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Pimple on the Nose

Among other insults from great literary rivalries

June 26, 2019  |  by Anush Ter-Khachatryan

One author is blamed for chunky diction, while another gets stabbed with a knife. Read on for a look into some of the most epic literary rivalries in history.    

Mark Twain vs. Jane Austen

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Death is no obstacle for rivalry, as Mark Twain proved with his detest for the novelist Jane Austen born a century before him. Twain famously said that he has no right to criticize books, unless he hates them. Hence: “Everytime I read Pride and Prejudice I want to dig her up and beat her over the skull with her own shin-bone.”

Twain’s downtrodden upbringing might explain this hatred — a bitter contrast with Austen’s life of success and lounging on couches. Twain remarked that he felt like “a barkeeper entering the Kingdom of Heaven” every time he picked her book. 

Arthur Rimbaud vs. Paul Verlaine

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While mischievous poet Arthur Rimbaud was spending his days at the British Library polishing the lines of his poetry collection A Season in Hell, he spent his nights creating another kind of hell for the poet Paul Verlaine. 


Sharing a house, the two poets engaged in battles, armed with knives and poetic egos, hacking at each other’s wrists. At the end of this ritual they would put the knives away and go to the nearest pub for a drink, until Verlaine accidentally shot Rimbaud in the arm, dramatically resolving their turbulent relationship.   

John Keats vs. George Byron

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The rivalry between John Keats and Lord Byron was intense and full of transitions. It’s not hard to imagine a handsome, snobbish aristocrat, who happened to be a successful poet, and a struggling middle-class poet savaging each other with harsh criticism. It is, however, hard to imagine, that the rivalry started with young Keats dedicating an ode to Byron — a poem of admiration for the same talent which he’d later call the result of “being six foot tall and a lord!”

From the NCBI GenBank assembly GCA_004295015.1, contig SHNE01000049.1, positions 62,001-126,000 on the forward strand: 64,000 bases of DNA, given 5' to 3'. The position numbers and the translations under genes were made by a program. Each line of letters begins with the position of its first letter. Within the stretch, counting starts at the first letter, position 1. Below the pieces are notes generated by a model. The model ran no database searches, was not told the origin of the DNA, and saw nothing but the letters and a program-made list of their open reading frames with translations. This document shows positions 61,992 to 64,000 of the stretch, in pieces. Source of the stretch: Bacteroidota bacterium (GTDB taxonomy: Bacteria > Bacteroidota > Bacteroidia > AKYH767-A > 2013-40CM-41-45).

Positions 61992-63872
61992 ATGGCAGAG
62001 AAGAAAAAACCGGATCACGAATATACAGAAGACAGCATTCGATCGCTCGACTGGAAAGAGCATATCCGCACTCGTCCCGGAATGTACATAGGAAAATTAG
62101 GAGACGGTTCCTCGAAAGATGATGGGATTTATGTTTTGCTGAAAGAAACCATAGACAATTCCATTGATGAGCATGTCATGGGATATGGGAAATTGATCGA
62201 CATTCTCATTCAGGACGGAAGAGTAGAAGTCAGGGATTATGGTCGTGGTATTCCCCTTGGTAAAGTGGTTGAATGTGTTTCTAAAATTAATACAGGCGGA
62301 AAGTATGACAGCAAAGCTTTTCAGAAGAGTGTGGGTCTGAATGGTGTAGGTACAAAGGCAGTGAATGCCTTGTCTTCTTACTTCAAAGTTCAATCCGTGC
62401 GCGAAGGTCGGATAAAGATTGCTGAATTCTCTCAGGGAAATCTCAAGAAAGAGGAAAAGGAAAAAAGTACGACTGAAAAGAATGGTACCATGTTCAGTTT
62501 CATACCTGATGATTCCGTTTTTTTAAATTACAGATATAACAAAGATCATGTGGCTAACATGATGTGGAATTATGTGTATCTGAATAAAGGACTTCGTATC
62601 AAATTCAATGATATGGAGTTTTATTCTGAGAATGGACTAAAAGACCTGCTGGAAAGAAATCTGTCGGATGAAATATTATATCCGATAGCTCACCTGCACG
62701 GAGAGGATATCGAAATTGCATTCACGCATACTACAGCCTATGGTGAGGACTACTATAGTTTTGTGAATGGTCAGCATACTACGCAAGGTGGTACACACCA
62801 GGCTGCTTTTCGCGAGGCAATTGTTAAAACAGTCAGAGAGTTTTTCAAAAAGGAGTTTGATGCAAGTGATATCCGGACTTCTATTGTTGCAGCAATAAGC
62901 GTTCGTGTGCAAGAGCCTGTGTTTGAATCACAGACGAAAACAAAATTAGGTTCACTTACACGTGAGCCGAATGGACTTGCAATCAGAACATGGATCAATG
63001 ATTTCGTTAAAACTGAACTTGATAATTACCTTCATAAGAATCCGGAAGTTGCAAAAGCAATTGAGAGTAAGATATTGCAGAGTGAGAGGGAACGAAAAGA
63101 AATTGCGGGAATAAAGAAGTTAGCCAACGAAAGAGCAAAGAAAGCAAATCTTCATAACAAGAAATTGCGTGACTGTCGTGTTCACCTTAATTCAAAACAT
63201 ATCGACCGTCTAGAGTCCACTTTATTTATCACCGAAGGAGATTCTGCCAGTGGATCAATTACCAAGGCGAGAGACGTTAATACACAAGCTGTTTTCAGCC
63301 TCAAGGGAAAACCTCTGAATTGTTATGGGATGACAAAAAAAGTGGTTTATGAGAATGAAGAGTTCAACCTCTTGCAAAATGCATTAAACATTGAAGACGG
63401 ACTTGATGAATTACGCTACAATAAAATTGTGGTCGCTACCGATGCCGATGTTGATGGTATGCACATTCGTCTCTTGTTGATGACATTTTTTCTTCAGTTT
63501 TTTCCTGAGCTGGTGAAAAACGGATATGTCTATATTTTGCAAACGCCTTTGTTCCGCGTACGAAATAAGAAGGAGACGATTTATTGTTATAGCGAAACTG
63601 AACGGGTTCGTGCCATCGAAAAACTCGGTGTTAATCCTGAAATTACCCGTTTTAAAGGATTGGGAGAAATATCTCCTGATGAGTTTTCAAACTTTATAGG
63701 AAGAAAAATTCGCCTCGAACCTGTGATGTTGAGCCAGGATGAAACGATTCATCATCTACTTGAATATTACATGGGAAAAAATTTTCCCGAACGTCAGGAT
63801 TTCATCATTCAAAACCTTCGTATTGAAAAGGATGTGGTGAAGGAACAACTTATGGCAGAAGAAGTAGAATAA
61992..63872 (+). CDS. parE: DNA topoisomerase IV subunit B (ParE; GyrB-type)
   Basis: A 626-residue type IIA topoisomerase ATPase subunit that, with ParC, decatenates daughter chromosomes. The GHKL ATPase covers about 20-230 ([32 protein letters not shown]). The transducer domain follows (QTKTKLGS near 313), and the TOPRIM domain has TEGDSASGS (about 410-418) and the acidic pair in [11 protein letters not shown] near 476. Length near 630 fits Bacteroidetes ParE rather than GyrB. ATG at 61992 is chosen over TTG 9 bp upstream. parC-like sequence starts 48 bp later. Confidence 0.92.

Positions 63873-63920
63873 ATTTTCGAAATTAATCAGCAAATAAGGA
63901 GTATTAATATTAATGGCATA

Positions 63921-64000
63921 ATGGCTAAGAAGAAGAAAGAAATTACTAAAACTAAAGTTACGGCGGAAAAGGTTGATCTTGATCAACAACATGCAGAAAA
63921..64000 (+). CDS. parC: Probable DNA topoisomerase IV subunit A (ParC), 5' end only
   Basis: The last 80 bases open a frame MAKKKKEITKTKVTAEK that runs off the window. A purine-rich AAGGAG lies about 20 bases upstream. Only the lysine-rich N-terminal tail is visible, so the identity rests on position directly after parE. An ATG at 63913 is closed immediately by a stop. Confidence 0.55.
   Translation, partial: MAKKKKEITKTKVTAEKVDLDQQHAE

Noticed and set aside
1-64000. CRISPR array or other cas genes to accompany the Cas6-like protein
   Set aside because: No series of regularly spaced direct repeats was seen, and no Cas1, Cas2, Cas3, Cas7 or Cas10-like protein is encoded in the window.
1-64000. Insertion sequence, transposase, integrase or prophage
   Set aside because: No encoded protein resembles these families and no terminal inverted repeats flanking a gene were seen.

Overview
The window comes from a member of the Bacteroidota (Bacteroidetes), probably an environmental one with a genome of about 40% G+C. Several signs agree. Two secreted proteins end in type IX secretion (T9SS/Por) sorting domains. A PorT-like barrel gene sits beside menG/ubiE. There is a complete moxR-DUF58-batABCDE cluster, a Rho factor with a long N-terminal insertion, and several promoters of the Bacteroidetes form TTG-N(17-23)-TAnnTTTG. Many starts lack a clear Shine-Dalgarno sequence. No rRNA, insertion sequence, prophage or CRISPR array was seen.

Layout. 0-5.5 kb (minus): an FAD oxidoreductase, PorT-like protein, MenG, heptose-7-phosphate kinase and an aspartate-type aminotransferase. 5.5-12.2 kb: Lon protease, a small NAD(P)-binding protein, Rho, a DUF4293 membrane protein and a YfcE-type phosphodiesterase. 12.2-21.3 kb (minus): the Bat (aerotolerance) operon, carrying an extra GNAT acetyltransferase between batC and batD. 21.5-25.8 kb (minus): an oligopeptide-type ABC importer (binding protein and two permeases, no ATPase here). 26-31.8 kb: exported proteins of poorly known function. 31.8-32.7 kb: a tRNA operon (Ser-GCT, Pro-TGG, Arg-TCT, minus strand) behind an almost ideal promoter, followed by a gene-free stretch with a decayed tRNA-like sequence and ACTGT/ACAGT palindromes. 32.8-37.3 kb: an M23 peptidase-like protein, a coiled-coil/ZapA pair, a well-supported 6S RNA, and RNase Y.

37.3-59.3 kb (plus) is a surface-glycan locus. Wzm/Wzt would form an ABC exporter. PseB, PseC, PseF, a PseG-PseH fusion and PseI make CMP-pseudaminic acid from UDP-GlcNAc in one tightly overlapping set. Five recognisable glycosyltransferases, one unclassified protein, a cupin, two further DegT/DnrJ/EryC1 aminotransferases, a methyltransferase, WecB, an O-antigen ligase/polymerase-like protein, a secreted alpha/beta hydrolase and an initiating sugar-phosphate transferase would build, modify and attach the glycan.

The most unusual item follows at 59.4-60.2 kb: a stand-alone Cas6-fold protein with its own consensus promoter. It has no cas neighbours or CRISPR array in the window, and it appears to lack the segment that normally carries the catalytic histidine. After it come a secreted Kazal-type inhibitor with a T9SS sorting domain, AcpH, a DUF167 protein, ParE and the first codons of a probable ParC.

In turn, Byron snobbishly advised Keats to stop writing, as poetry was for noblemen, not for suburbians. But his sentiments also changed when he learned about Keats’s death at an early age of 25, and he asked his friend to dismiss all his published criticism on Keats.

Fyodor Dostoyevsky vs. Ivan Turgenev  


For Russian writers the rivalries often emerged from ideological differences. This was the case for Fyodor Dostoyevsky and Ivan Turgenev. Turgenev, a liberal who lived in France but wrote novels about Russia, was criticized by the nationalist Dostoyevsky, who suggested that he buy a telescope to be able to see his homeland. 

Meanwhile, Turgenev was a wealthy nobleman, and he mocked Dostoyevsky in a poem, describing him as a “pimple on the nose of literature” and labeling his dense novels as “psychological nitpicking”. 

Ernest Hemingway vs. William Faulkner 


Beginning with Faulkner’s severe criticism of Hemingway, this was an epic rivalry full of sound and fury. “Ernest Hemingway has no courage, has never crawled out on a limb,” wrote Faulkner, when his own writing had fallen out of favor. “He has never been known to use a word that might cause the reader to check with a dictionary to see if it is properly used.”

As a counterattack to Faulkner’s criticism, Hemingway remarked, “Poor Faulkner. Does he really think big emotions come from big words? He thinks I don’t know the ten-dollar words. I know them all right. But there are older and simpler and better words, and those are the ones I use.”

Shirvanzade vs. Daniel Varoujan

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Eastern Armenian novelist Shirvanzade’s rivalry with Western Armenian poet Daniel Varoujan was first of all triggered by language. Shirvanzade detested Western Armenian and opposed the accepted opinion that it was the more aesthetic language, calling it confusing and distasteful. Reading Daniel Varoujan’s poetry collection Pagan Songs, he was struck by its vulgarity and overcome with nausea. 

Varoujan’s response was more subtle, not to say reserved. Regarding Shirvanzade’s refusal to read Western Armenian literature, he said, “Pity. And we know even the most obscure among their writers.” 


Anush Ter-Khachatryan is a writer living in Yerevan.

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